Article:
As we prepare for the Easter season, I wanted to offer you an Easter story not really touted, but involves the patron saint of today, Saint Patrick. There are many stories surrounding Saint Patrick. It seems to be pretty well accepted that he was born in Scotland and taken as a slave at age 16 to Ireland, where he worked as a shepherd until he escaped. He made his way back to his family, but, according to tradition, was subject to many dreams calling him to bring the gospel to pagan Ireland. He subsequently entered the priesthood, studied in Britain and returned to Ireland as a missionary.
Legend has it, that on Easter of 433, the High King of Ireland, Laoghaire, forbade lighting any fires on any night leading up to the pagan festival of Ostara at which time a huge bonfire would be lit on the hill of Tara. The hill of Tara was the location where the high kings of Ireland were crowned and was steeped in tradition and legend by the time Patrick arrived on the scene. On Easter of 433, Patrick, in violation of the king’s order, lit a bonfire on the hill of Slane, directly across from Tara. Legend has it that the fire burned so bright the king sent soldiers to arrest the perpetrator and extinguish the fire. Patrick and his men were protected when God made them appear as a herd of deer and so they escaped the soldiers and Patrick made his way to the king at Tara where he confronted and defeated the king’s druids and then preached the gospel to the court. As this was happening, the king’s soldiers returned and informed him that Patrick’s fire could not be put out. Although the king rejected Patrick’s message, he allowed him to continue to spread Christianity in Ireland.
During my last trip to Ireland, I visited both the hill of Tara and the hill of Slane. I can’t say they are the most impressive of hills, but they are definitely the high ground in the area. As I toured the grounds, I saw the statue of St. Patrick, the historical markers and took in the surrounding sights. That area is home to a number of “High Crosses” and is steeped in both Catholic and Christian tradition. While touring the grounds, I could not help but be moved by the history surrounding it. While it seems somewhat crazy to write it, the stillness of the area and the aura around it was palpable. It was then I realized the comparison with the story of Elijah on Mount Carmel.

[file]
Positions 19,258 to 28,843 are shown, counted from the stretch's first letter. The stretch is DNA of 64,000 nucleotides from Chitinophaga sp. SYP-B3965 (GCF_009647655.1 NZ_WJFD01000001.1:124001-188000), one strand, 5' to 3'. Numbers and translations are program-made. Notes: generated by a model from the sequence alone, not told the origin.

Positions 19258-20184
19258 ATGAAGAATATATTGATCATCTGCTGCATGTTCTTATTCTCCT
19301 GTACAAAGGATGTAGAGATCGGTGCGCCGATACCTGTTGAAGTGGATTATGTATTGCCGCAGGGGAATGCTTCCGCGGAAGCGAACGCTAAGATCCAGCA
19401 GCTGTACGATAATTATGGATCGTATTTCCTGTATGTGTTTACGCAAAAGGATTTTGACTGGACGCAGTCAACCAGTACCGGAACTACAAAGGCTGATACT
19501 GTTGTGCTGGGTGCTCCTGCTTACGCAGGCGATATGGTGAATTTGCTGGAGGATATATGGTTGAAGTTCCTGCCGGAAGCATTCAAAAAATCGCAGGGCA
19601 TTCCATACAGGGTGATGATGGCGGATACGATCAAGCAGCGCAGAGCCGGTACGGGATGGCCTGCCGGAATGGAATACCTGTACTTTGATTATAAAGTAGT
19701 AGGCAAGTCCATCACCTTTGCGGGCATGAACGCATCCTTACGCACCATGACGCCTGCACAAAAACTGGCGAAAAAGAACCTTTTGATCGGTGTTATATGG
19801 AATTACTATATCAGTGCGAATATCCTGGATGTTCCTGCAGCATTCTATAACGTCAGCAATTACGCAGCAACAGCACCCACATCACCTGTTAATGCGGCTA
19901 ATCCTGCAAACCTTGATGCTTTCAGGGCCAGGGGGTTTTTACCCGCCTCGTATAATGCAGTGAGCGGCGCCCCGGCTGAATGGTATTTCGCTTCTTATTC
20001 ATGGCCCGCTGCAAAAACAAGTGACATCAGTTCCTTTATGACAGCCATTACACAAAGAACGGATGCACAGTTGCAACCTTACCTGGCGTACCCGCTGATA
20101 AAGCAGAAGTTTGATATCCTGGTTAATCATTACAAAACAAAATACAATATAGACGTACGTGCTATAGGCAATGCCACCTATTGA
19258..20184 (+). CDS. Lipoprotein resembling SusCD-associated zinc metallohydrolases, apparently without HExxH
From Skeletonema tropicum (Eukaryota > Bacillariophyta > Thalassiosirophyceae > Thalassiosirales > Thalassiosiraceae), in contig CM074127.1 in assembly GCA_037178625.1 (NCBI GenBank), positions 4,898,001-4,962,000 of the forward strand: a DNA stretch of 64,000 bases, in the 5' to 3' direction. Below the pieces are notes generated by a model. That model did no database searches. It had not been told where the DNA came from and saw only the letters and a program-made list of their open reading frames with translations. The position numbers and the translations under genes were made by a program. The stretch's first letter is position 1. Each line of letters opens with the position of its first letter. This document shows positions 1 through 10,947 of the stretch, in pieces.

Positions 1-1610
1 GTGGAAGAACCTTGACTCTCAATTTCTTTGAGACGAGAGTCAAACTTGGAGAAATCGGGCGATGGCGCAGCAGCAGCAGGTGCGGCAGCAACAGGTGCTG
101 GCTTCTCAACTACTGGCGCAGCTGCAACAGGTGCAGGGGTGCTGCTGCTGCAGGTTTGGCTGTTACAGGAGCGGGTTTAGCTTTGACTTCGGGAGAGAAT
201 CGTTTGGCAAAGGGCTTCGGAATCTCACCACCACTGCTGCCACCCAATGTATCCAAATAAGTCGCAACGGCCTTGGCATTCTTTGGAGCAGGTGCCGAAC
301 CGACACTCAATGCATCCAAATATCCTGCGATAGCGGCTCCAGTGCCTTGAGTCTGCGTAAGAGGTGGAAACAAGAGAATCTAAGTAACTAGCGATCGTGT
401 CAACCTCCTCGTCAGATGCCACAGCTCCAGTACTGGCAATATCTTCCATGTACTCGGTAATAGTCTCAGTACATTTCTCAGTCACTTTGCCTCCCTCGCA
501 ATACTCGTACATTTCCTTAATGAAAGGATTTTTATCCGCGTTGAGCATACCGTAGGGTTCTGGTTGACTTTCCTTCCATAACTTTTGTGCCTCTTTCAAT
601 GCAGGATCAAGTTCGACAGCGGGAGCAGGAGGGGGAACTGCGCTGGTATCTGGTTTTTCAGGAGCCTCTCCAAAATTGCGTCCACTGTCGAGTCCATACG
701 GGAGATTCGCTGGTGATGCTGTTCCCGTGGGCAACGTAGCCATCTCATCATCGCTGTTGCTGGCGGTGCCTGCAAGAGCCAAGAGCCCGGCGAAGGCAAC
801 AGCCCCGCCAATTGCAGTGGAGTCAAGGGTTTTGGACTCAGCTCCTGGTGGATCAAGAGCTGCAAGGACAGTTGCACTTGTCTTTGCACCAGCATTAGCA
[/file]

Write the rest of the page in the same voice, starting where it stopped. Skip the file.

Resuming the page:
That is one of my favorite stories in the Old Testament for a number of reasons, not least of which, because it showed a steadfast priest of God standing for Him against the overwhelming power of his day. What spoke to me, though, was not the comparison to Elijah, but the disregard of post-Bible history. I realized while I was sitting there that while I was prepared to accept the truth of the Bible, I was reluctant to embrace the stories of the saints and martyrs post-Bible. Sure, the writings of Thomas Aquinas, Martin Luther and others are compelling, but the stories of God’s work through His servants in the post-Bible era seem to be treated as either fiction or at best misunderstood legend. The same God I believe rose Lazarus from the dead, somehow seems different than the God who could make St. Patrick look like a deer. That’s when it struck me. If God truly is the same, yesterday, today and forever, why couldn’t the legends be true? Maybe He didn’t make them look like deer, but the fact that God delivered Patrick from his enemies and gave him favor in front of the king and his court is in full harmony with God’s actions in both the Old and New Testaments.
I cannot state for certain that the events happened as reported, however I can state that, as I stood there, walking the same ground, seeing the same sights, and breathing the same air, I felt the presence of God. Not the Catholic God, the Protestant God, nor the Jewish Yahweh, but God, the Creator of the universe, the salvation of His people and the hope of mankind. Whether St. Patrick is responsible for getting rid of the snakes or not, he had a positive impact for Christ in Ireland and the stories of his work, while seemingly unbelievable, should be looked at with the same heart and mind as we look at the stories in the Bible itself. Regardless, it is clear to me that God used a slave named Patrick to reach the people of Ireland and all of us today. Happy St. Patrick’s Day!